The discovery of the metabolic pathways that inhibit the production of memory T cells has the potential to boost the immune system’s ability to fight infections and cancers.
Credit: St. Jude Children’s Research Hospital
Immunologists at St. Jude Children’s Research Hospital have mapped the previously unknown biological mechanism by which the immune system generates T cells that kill bacteria, viruses and cancer cells.
The results have multiple implications for how the adaptive immune system responds to infection to generate memory T cells. Experiments have revealed mechanisms that inhibit the growth of long-lived memory T cells that are constantly replenished to protect the body over time. Blocking these inhibitory mechanisms with pharmacological or genetic approaches can enhance protective immunity against infections and cancers.
The researchers also discovered a subtype of memory T cells that they called the end effector precursor cells. Mapping the pathway that controls these cells raises the possibility of manipulating this pathway to boost the immune system’s ability to kill microbes and cancer cells.
The control pathway mapping also introduced the idea that the diet may have a greater effect on immune function than previously thought.
Led by Hongbo Chi, Ph.D., from the Department of Immunology, the research appears today in the journal cell. The early authors are Hongling Huang, Ph.D. And Bibi Zou, Ph.D., is in immunology.
CRISPR-assisted mapping of the metabolic mechanism
When the body encounters an infection, the immune system begins to produce T cells that respond to attacking the invading bacteria or viruses. There are two types of these T cells. One type is memory precursor cells, which can develop into memory T cells that last for a long time to protect the body. These are the T cells that are produced by vaccines. The second type is short-lived peripheral effector T cells, which have immediate cytotoxic activity.
In this study, researchers sought to determine the metabolic mechanism that controls the way the immune system decides to produce memory T cells. Chi and colleagues focused on the unknown mechanisms that prevent the generation of this type of T cell.
The scientists used a gene-manipulating technique called CRISPR to examine more than 3,000 genes that control metabolism in mouse cells. The goal was to discover genes that regulate the “fate” of effector T cells and memory T cells.
Nutrients play an unexpected role in the fate of T cells
The research revealed a previously unknown role that nutrients, such as amino acids and some sugars, play in regulating T-cell fate. To the researchers’ amazement, the analysis identified pathways related to the nutrients that suppress the production of memory T cells.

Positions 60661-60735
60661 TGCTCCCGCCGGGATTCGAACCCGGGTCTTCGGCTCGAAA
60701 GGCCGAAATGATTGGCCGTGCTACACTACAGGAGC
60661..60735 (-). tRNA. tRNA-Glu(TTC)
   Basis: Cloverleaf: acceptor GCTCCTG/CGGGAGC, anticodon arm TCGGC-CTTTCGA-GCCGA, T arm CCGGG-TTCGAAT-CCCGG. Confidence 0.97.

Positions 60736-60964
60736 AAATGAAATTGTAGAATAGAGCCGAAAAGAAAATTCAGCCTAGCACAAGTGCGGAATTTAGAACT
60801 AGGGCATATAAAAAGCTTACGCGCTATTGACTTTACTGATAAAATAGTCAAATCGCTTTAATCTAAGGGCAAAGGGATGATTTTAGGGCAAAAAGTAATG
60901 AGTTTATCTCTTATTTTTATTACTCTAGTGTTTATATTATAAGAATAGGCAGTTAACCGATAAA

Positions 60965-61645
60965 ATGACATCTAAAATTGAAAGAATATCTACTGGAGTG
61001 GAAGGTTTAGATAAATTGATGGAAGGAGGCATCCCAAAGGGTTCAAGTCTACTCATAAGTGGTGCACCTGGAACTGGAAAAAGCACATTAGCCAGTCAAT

“The preconceived idea of the role of nutrients in immune cell function was that cells depend on nutrients as a source of energy and as building blocks,” Huang said. But our study offers another view – that nutrients have a role in inhibitory pathways, and that deprivation of certain nutrients or metabolites may be beneficial for adaptive immunity.
“It seems to indicate that what you eat and drink may have a greater effect on immune function than previously expected,” Huang said. “This will be an important path of research in the future.”
A new T cell subtype has been identified
Studies also revealed a new subtype of effector T cells, which they named the end effector precursor cells. Blocking the development of these cells may be key to boosting T-cell-mediated immunity. The researchers’ work identified a pathway that controls the transition of developing T cells from the intermediate stage to the mature terminal effector primary cells.
The researchers found that they could manipulate this pathway to keep the end effector primary cells in this intermediate stage that would stimulate them to proliferate to produce more memory T cells. “These results highlight the possibility of targeting this pathway to enhance protective immunity against infections and tumors,” Chi said.
“We are very excited about these results,” Chi said. “By defining this nutrient signaling axis, our studies provide new biological insights and treatment targets to enhance memory T cell responses and protective immunity against pathogens and tumors.”
The other authors are Jun Wei, Lingyun Long, Hao Shi, Yogesh Dhungana, Nicole Chapman, Guotong Fu, Jordy Saravia, Jana Raynor, Shaofeng Liu, Gustavo Palacios, Yong-Dong Wang, Chenxi Qian, and Jiyang Yu of Saint Jude.
The research was supported by the National Institutes of Health (AI105887, AI131703, AI140761, CA176624, CA221290) and ALSAC, St. Jude’s fundraising and outreach organization.
St. Jude Children’s Research Hospital
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